This page explains why the Queens Crescent Surgery collects information about you, how we keep it safe and private and how we may use that information. This information was last updated September 2022.
Why do we collect information about you?
Doctors and nurses have to keep a record about your health and any treatment that we give you. This is called your “GP record”, and helps us to really look after you.
Your GP record is only used to help doctors and nurses keep you well and make you better when you are not so well.
What do we record?
We keep a record of every time that you see someone at the surgery, as well as times that you have been seen somewhere else, such as in the Accident and Emergency department of a hospital.
We keep a record of:
- Your name, address, and information about those looking after you (such as your mum and dad).
- Your home telephone and mobile number (if you have one), and your email address if you want us to.
- Details of the times that you saw a doctor or nurse, here at the surgery and at other places
- Any tests that you have had (such as an x-ray)
How we keep your information safe and private
Your GP record is kept on a really secure computer system. Only doctors, nurses and receptionists that we give permission can look at your information. No one else.
And it’s really, really difficult to hack into that system. We make sure of that.
If you are old enough to have a mobile phone, or an email address, then we will only use that to contact you when it’s about “medical stuff” – like reminding you about an appointment that you might have to see your doctor at the surgery. If you don’t want us to text you anything at all, then just tell us and we will make sure that doesn’t happen.
Unless you want us to, we won’t use your email address to tell you about other things happening at the surgery, like new doctors and nurses working at the surgery. Or cake sales.
All your info is very private and we won’t tell anyone else about it unless they are also looking after you, or trying to get you better. And only if they really need to know about it.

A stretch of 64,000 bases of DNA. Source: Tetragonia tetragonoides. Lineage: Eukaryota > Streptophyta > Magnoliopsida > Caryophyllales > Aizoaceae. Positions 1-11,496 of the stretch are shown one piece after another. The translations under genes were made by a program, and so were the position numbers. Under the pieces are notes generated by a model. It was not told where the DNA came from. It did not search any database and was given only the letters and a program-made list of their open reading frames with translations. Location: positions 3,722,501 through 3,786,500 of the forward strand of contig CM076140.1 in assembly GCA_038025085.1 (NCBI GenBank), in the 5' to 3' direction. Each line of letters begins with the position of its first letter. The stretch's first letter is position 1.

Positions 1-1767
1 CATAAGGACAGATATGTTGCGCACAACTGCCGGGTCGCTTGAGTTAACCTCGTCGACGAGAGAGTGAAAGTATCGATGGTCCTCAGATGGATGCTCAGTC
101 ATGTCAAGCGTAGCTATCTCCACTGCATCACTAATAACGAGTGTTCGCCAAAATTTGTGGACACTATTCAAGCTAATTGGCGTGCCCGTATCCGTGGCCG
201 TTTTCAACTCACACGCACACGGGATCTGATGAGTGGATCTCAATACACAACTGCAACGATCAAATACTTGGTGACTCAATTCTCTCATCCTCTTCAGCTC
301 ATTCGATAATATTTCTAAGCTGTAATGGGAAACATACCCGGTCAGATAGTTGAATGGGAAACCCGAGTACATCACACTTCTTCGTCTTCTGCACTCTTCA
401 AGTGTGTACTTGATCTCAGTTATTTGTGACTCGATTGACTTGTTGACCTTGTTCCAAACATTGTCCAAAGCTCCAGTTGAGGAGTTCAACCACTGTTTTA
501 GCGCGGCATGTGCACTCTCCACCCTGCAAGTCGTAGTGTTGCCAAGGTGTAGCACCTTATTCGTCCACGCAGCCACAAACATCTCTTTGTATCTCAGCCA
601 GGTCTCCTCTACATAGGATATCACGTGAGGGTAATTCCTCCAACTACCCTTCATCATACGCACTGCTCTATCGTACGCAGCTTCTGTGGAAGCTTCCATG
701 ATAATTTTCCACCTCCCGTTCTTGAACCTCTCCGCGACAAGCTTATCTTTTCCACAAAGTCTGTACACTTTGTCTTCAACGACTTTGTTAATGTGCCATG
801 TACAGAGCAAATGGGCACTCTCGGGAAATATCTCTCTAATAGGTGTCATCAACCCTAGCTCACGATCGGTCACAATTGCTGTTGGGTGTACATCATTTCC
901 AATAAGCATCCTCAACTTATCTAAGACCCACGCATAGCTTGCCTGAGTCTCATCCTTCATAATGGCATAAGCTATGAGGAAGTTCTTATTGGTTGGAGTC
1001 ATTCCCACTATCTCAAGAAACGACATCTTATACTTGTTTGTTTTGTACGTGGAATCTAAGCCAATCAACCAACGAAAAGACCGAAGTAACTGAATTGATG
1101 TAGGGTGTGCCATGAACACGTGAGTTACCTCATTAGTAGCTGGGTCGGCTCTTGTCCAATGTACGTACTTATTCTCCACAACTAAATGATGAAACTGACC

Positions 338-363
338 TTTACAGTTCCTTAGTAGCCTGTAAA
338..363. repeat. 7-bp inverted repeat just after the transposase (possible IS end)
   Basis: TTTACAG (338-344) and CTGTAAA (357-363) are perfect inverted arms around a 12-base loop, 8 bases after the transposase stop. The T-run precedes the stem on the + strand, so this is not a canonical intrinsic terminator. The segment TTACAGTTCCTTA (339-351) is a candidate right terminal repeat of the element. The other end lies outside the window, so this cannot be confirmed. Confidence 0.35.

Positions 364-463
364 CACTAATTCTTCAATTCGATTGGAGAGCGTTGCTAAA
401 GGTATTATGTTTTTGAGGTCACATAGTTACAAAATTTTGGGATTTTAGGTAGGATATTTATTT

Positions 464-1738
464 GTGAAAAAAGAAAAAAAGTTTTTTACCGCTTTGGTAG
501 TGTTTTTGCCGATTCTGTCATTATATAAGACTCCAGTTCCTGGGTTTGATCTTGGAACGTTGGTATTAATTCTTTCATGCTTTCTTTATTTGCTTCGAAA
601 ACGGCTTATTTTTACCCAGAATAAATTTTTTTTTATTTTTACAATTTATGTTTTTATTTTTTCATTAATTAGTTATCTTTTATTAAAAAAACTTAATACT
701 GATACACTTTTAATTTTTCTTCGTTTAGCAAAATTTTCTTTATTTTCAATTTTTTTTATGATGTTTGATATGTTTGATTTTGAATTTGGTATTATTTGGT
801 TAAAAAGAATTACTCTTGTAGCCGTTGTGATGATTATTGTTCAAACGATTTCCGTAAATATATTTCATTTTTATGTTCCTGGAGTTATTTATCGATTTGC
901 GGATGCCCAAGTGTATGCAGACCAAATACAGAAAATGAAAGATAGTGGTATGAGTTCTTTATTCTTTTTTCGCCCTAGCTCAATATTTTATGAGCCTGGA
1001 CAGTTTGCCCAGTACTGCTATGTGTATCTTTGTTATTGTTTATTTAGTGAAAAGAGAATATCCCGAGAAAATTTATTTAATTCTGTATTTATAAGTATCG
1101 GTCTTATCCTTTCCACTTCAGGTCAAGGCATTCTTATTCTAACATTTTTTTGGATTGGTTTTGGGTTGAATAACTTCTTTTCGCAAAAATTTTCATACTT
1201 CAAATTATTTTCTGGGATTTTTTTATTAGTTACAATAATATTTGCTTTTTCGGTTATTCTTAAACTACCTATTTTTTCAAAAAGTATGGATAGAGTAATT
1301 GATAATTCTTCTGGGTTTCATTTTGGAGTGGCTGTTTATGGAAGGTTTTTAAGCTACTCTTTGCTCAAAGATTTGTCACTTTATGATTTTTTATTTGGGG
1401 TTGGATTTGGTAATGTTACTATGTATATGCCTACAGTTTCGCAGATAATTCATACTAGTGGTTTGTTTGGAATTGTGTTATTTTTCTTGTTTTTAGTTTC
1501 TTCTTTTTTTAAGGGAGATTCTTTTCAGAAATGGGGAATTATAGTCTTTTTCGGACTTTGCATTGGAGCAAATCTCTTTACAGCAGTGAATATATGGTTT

So, at the surgery, the doctors, nurses, and receptionists can look at your GP record, if they need to. And if they do, they are not allowed to tell anyone else about it.
And if the doctors and nurses at the surgery don’t know what’s wrong with you, we will ask someone at the hospital to see you – and we will give that doctor or nurse information about you and what’s making you feel unwell. But sometimes we have to tell other people about stuff in your GP record.
Sometimes, “it’s the law”, and we will get in big trouble if we don’t.
So, if a judge tells us to, then we will have to give them information about you.
If the police tell us to, then sometimes we have to tell them as well.
If you’re ill, and that illness could be spread to all your friends and classmates, then we might need to let the right people know – so that they can try to make sure that no-one else catches that illness as well.
And sometimes we have to tell other people if we are worried that you, or someone else in your family, could be in danger.
Whenever we can, we would always tell you if we were going to tell someone else about you and GP record.
Some other medical places, such as the Accident and Emergency department at our local hospital, or other doctors and nurses that you might see when the surgery is closed, can take a peek at your GP record – but they will always try to ask you (or your mum or dad) first. The information in your GP record could be very helpful to them when they are trying to make you better.
You don’t have to say yes if they ask you, and you can ask the surgery not to allow anyone else to be even able to look at your GP record like this if you want.
The doctors and nurses at the surgery can also look at some of your hospital records – for example, when you went to Accident and Emergency with your broken arm. We can see what the x-ray showed. That information can be very useful to us when we see you in the surgery ourselves.
If you have any questions then please do ask someone at the surgery.